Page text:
The U.S. Senate is close to approving legislation to fight AIDS,
malaria and tuberculosis around the world. The House of
Representatives passed the measure earlier this year, and President
Bush is expected to sign it once the Senate gives its final approval.
VOA's Deborah Tate reports from Capitol Hill.
measure includes efforts aimed at the prevention and treatment of AIDS,
malaria and tuberculosis over five years. The bill reauthorizes and
expands a current program, which is due to expire in September.
Bush first proposed the program in his 2003 State of the Union
address. At the time, he sought - and Congress approved - $15 billion
for the initiative. The program has been widely praised for helping to
treat hundreds of thousands of people suffering from AIDS and putting
the United States at the forefront of global efforts to fight the
Senator Joe Biden, a Delaware Democrat and chairman of
the Senate Foreign Relations Committee, led the debate in support of
the bill. A frequent critic of President Bush, Biden says he has no
dispute with the president over this program.
"I am often
critical of the president's foreign policy and his aid programs," said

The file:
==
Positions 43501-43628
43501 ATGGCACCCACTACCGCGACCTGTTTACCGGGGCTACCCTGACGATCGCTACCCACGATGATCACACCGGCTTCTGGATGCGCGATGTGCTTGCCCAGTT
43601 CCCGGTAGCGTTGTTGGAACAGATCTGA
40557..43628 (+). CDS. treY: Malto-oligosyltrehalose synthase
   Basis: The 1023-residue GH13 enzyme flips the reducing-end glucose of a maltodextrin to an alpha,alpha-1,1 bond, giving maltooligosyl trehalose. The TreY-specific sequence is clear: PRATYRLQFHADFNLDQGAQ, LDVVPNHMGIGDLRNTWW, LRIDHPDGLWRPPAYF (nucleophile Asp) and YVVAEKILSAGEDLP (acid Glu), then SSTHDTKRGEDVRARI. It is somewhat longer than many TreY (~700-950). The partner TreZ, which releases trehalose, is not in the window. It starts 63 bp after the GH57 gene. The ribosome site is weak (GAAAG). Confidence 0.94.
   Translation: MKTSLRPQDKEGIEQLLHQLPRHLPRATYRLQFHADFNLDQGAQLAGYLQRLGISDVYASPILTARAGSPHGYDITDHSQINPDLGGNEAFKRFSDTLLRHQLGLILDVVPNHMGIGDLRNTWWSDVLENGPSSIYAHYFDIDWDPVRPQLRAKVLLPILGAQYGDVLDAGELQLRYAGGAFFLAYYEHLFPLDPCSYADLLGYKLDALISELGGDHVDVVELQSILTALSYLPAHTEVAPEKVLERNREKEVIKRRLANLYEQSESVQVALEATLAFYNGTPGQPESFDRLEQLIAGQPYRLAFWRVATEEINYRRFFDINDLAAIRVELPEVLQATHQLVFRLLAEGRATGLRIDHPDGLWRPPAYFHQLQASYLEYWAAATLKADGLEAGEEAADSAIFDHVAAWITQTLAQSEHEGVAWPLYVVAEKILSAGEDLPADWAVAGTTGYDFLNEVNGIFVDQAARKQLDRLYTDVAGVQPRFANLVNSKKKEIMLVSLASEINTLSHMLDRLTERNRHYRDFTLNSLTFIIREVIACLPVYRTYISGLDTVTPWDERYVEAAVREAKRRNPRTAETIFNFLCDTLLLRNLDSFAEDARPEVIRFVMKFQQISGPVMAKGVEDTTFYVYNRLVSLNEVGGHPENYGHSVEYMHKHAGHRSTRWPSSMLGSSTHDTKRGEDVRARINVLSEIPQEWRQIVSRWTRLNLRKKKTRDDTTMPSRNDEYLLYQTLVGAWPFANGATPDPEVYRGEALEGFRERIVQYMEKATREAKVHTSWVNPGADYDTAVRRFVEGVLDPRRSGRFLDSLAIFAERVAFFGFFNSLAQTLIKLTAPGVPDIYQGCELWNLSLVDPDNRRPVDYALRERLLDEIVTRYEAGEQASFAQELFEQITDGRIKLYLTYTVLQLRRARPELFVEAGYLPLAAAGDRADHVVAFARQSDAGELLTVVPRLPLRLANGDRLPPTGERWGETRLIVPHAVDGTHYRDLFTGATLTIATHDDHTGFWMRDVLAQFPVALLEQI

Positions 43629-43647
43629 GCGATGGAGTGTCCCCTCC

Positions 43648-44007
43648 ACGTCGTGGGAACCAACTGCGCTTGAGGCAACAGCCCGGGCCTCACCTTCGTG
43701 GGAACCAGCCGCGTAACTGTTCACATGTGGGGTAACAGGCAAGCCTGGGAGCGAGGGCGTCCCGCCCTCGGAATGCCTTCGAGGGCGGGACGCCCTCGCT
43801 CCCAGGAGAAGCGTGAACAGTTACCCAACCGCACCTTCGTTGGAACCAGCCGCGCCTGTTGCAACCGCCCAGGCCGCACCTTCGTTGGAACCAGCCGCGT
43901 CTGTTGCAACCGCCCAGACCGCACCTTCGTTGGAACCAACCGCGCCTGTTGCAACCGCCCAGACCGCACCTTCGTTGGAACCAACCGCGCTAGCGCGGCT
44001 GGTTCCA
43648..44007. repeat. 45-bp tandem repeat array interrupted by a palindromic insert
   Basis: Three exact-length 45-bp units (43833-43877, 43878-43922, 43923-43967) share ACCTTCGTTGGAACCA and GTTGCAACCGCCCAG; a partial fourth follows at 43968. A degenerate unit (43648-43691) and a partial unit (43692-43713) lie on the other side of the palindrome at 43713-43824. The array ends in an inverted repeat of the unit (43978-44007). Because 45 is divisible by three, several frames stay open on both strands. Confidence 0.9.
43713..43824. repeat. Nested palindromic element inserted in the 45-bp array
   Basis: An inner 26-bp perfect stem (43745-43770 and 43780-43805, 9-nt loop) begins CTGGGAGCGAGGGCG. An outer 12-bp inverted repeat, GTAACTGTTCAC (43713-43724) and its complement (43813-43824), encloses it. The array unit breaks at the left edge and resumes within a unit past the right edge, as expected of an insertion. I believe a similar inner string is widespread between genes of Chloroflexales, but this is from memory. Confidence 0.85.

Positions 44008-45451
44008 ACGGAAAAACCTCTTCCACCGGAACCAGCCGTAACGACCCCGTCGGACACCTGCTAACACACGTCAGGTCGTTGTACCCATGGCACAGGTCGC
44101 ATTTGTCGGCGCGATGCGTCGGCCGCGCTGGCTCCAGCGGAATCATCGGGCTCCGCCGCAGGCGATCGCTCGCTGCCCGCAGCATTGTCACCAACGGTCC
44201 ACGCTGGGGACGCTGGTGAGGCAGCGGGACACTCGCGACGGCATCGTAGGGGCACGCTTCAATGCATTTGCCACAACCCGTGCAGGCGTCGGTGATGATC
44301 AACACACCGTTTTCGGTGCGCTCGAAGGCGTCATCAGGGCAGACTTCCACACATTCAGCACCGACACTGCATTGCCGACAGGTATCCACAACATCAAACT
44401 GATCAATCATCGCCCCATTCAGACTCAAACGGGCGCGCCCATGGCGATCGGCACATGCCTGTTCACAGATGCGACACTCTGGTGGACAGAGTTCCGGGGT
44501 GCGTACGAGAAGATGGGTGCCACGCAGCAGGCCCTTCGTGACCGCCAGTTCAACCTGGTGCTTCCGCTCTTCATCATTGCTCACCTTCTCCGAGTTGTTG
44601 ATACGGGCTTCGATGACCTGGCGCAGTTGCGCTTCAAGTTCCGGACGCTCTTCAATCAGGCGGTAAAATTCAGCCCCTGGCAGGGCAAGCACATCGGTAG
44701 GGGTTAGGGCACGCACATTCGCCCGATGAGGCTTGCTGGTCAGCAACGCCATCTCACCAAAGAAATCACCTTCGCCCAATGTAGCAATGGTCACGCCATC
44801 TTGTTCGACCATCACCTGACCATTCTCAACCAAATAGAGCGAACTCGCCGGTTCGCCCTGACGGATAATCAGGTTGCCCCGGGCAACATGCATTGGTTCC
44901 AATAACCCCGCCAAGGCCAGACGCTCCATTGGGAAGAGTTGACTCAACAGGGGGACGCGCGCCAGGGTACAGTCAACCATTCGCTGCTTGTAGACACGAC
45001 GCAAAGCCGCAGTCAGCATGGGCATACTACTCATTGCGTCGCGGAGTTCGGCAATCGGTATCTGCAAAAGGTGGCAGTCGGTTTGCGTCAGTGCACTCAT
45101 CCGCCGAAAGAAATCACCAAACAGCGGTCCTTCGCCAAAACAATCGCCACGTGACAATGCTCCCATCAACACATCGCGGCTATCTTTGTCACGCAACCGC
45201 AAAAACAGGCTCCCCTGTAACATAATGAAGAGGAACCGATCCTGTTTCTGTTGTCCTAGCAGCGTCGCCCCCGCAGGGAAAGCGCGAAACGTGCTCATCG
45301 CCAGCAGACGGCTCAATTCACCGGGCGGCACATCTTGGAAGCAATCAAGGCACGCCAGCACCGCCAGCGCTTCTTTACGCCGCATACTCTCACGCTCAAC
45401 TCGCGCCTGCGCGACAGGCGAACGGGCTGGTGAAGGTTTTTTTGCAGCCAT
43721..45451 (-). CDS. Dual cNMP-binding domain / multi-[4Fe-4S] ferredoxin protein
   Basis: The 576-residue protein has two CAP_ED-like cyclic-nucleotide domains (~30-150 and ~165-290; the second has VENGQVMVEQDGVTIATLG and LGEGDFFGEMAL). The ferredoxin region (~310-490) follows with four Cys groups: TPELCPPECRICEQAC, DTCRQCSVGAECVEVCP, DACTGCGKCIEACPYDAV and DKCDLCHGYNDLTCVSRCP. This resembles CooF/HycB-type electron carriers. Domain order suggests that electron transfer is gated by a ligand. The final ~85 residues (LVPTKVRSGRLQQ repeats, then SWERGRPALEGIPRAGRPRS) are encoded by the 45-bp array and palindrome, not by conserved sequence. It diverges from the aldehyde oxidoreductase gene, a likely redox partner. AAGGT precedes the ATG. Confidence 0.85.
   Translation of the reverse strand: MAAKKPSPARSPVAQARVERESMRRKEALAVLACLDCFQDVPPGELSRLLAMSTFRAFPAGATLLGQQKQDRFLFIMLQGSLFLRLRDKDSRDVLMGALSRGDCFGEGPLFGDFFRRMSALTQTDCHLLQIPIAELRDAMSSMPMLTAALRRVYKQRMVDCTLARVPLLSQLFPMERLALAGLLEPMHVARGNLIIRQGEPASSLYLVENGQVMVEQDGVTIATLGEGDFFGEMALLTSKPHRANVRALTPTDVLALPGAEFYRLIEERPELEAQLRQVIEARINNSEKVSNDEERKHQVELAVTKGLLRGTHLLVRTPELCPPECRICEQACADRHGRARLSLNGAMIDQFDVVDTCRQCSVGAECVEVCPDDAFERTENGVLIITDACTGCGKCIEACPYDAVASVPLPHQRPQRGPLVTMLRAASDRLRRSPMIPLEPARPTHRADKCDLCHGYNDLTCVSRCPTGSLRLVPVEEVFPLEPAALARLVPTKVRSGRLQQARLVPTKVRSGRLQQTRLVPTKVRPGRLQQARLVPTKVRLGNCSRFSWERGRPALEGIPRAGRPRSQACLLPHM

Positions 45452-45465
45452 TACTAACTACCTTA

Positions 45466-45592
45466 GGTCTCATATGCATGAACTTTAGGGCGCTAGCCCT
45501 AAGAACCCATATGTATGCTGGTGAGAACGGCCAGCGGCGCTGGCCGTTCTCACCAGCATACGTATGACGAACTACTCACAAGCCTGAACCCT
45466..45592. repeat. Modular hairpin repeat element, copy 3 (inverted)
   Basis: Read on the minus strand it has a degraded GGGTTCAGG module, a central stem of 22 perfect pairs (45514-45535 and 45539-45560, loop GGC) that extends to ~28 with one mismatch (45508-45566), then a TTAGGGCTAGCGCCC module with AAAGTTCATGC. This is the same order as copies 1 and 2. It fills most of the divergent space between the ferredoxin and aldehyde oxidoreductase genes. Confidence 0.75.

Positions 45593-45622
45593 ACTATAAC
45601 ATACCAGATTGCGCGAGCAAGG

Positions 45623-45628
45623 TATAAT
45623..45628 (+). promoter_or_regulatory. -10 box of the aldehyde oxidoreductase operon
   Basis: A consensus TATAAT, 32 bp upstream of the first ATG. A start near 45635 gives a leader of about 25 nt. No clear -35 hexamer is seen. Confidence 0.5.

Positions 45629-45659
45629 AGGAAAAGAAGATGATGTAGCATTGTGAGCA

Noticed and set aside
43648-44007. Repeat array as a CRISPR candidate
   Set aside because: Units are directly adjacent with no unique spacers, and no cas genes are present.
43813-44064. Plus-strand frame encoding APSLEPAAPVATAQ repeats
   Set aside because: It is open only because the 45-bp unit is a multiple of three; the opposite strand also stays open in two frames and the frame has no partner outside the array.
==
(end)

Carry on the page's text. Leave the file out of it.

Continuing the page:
Senator Biden. "But the President of the United States, George W. Bush,
deserves great credit. If the president did nothing else in his
administration, this is justification enough for his legacy to be
looked back on favorably because of the phenomenal and dramatic impact
this initiative has and will have on the rest of the world."
top Republican on the Senate Foreign Relations Committee, Senator
Richard Lugar of Indiana, says there are a number of reasons why he
supports the bill.
"They come down to the saving of hundreds of
thousands of lives, the alleviation of extraordinary suffering on this
earth, and I would simply say from the standpoint of our foreign policy
one of the strongest ways in which the United States has made an impact
on a number of countries in which our public diplomacy or diplomacy of
any sort has not been very successful in the past," said Senator Lugar.
"We make an impact because people in those countries know we care."
Republican conservatives expressed concern that the legislation had
expanded beyond the original intent of President Bush's proposal in
2003. They offered amendments to limit the scope of the bill, but the
measures were voted down Tuesday.
The legislation authorizes
the programs, but does not fund them. The money will have to be
approved by Congress in a separate appropriations bill. Most of the
funding would be spent on aids prevention and treatment, while $5
billion would go toward malaria programs and $4 billion to tuberculosis